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Coffee v. Kidney Stones

Scientists have confirmed an association between coffee and a reduced risk of kidney stones. Examining the effects of liquids on kidney stone development, they found varying impacts among different liquids. Integrating results from three large clinical trials, their analysis showed that some sodas and punch appeared to increase the risk, while coffee and wine reduced it.

The coffee effect appears to increase with consumption. Participants who drank one or more cups of coffee a day had a 26% lower risk of developing kidney stones, as compared with those who drank coffee less than once a week. The protection was incremental, with relative risk reduction increasing with consumption levels: 3% for those who consumed coffee once a week, 6% for those who drank two to four times a week, and 16% for five to six times a week.

The effect remained steady for decaffeinated coffee as well. Decaf drinkers who consumed one or more cups of coffee per day showed a 16% lower risk compared with those who drank it less than once a week. While risk levels were higher by 3% for those who drank decaf just once a week, reductions were significant for other consumption levels: 8% for two to four times a week, and 23% for five to six times a week. Although caffeine is known to reduce kidney stone risk, the decaf results suggest that there are independent sources within coffee that contribute to the risk reduction.

For comparison, red and white wine also appears to deliver significant protection, culminating with a 31% reduction in daily consumers for red wine and 33% for white. Beer and liquor also exhibited protection levels for daily consumption at 41% and 12%, respectively, although protection levels for less frequent consumption did not increase incrementally with levels. Sugar-sweetened colas and non-colas did not fare as well, with daily consumption yielding respective 23% and 33% risk increases. Artificially sweetened colas and non-colas did better, with a risk reduction in colas of 9% albeit only for daily consumption, and for non-colas risk changes ranging from a 2% reduction to a 17% increase, depending on frequency. The researchers point to the fructose in the sugared beverages as the possible cause of the increased risk levels.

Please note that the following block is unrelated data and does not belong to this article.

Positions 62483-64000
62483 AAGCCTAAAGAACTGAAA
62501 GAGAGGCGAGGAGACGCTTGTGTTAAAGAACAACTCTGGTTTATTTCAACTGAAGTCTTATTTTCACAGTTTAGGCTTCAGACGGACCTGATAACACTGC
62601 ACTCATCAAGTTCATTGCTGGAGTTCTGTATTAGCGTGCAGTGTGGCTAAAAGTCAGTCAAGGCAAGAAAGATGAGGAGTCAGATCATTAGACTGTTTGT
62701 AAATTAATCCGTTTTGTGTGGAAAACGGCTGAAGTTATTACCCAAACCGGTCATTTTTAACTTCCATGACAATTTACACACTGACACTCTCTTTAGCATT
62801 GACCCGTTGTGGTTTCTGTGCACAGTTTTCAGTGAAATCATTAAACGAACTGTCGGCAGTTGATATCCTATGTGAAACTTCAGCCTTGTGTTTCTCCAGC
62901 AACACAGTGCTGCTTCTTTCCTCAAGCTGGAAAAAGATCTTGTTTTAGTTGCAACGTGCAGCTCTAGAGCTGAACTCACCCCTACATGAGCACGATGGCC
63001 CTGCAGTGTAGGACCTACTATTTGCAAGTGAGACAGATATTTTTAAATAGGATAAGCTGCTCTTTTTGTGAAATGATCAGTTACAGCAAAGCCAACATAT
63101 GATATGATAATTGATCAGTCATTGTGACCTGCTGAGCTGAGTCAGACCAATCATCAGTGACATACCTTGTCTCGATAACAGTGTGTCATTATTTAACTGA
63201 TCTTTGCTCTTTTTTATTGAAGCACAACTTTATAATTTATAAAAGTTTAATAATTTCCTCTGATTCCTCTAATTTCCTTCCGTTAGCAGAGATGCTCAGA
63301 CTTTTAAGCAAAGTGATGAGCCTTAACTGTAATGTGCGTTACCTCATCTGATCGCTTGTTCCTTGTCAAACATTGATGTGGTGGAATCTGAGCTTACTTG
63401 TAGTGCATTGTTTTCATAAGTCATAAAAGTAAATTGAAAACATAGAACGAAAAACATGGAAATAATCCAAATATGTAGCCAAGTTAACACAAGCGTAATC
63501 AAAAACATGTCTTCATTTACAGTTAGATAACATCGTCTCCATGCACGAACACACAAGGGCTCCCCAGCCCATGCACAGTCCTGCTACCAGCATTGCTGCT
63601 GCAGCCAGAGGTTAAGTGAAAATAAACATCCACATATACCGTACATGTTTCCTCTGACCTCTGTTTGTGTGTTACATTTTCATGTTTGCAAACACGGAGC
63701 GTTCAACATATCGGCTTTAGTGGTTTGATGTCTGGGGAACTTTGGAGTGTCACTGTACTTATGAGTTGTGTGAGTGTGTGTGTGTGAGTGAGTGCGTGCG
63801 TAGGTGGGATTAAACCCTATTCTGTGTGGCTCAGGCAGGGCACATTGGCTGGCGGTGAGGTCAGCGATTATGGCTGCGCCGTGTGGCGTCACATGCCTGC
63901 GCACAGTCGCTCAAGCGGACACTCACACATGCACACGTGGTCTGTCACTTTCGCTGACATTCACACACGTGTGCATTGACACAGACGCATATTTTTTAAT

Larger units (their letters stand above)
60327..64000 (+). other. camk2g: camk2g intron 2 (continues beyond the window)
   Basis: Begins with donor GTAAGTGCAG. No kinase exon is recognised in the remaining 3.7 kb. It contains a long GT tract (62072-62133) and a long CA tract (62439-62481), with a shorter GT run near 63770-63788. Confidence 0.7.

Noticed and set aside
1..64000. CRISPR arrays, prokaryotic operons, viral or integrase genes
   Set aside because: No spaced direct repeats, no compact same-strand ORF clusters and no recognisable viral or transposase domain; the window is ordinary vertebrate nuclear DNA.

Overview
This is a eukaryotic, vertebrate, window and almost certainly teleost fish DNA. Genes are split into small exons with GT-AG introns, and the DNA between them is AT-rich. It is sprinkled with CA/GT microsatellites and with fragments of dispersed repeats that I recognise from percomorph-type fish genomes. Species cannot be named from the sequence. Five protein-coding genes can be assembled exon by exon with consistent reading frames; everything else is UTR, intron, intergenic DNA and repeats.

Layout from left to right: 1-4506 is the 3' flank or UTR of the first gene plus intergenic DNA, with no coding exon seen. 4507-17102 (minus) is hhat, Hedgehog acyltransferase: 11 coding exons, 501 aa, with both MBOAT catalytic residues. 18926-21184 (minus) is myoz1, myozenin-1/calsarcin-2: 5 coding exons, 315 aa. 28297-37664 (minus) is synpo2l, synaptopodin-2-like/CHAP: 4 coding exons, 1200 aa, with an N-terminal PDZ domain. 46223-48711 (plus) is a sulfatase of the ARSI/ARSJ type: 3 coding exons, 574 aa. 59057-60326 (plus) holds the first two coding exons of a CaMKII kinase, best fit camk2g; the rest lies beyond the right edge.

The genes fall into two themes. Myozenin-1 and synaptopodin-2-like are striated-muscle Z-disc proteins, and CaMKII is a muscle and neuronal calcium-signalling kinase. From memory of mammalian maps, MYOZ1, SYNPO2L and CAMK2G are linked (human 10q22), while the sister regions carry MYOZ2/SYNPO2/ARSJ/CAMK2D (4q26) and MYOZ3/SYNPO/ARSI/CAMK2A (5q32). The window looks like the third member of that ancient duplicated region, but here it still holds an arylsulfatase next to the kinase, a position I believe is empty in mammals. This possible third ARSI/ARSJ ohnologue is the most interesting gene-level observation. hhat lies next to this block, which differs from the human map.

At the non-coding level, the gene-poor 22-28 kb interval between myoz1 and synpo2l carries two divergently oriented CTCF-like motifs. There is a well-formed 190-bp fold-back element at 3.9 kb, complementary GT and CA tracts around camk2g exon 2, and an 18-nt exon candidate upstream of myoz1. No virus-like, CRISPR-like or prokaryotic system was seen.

The study was conducted by Drs. Pietro Manuel Ferraro, Eric N. Taylor, Giovanni Gambaro and Gary C. Curhan. Subjects totaled 194,095 followed over a period of time ranging from eight to 13 years. That puts the combined reach of the study, integrating subjects and time followed, at 2,643,708 person-years. The study was published on May 15 in the Clinical Journal of the American Society of Nephrology (CJASN).

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